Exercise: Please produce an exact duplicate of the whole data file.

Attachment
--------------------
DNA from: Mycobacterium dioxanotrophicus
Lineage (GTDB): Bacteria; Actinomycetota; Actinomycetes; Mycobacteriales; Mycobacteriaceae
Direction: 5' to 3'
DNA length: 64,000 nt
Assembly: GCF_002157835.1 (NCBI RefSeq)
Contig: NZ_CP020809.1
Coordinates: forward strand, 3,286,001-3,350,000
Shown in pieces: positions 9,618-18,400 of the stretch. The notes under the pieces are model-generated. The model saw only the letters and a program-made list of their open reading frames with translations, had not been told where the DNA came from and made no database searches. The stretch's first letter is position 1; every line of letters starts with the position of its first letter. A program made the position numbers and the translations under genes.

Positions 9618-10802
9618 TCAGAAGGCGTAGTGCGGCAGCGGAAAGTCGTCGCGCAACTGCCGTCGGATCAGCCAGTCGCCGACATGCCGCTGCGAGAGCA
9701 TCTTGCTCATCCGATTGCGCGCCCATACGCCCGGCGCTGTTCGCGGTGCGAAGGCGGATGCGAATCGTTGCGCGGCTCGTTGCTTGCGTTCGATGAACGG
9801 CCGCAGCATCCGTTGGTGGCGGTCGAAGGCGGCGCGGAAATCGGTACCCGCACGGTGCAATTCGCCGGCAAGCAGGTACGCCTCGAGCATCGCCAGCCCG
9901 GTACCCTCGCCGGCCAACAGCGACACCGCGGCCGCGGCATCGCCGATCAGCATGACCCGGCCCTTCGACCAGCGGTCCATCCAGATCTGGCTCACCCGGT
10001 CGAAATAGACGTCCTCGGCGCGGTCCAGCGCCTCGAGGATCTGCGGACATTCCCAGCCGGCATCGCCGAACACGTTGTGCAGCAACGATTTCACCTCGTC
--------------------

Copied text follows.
DNA from: Mycobacterium dioxanotrophicus
Lineage (GTDB): Bacteria; Actinomycetota; Actinomycetes; Mycobacteriales; Mycobacteriaceae
Direction: 5' to 3'
DNA length: 64,000 nt
Assembly: GCF_002157835.1 (NCBI RefSeq)
Contig: NZ_CP020809.1
Coordinates: forward strand, 3,286,001-3,350,000
Shown in pieces: positions 9,618-18,400 of the stretch. The notes under the pieces are model-generated. The model saw only the letters and a program-made list of their open reading frames with translations, had not been told where the DNA came from and made no database searches. The stretch's first letter is position 1; every line of letters starts with the position of its first letter. A program made the position numbers and the translations under genes.

Positions 9618-10802
9618 TCAGAAGGCGTAGTGCGGCAGCGGAAAGTCGTCGCGCAACTGCCGTCGGATCAGCCAGTCGCCGACATGCCGCTGCGAGAGCA
9701 TCTTGCTCATCCGATTGCGCGCCCATACGCCCGGCGCTGTTCGCGGTGCGAAGGCGGATGCGAATCGTTGCGCGGCTCGTTGCTTGCGTTCGATGAACGG
9801 CCGCAGCATCCGTTGGTGGCGGTCGAAGGCGGCGCGGAAATCGGTACCCGCACGGTGCAATTCGCCGGCAAGCAGGTACGCCTCGAGCATCGCCAGCCCG
9901 GTACCCTCGCCGGCCAACAGCGACACCGCGGCCGCGGCATCGCCGATCAGCATGACCCGGCCCTTCGACCAGCGGTCCATCCAGATCTGGCTCACCCGGT
10001 CGAAATAGACGTCCTCGGCGCGGTCCAGCGCCTCGAGGATCTGCGGACATTCCCAGCCGGCATCGCCGAACACGTTGTGCAGCAACGATTTCACCTCGTC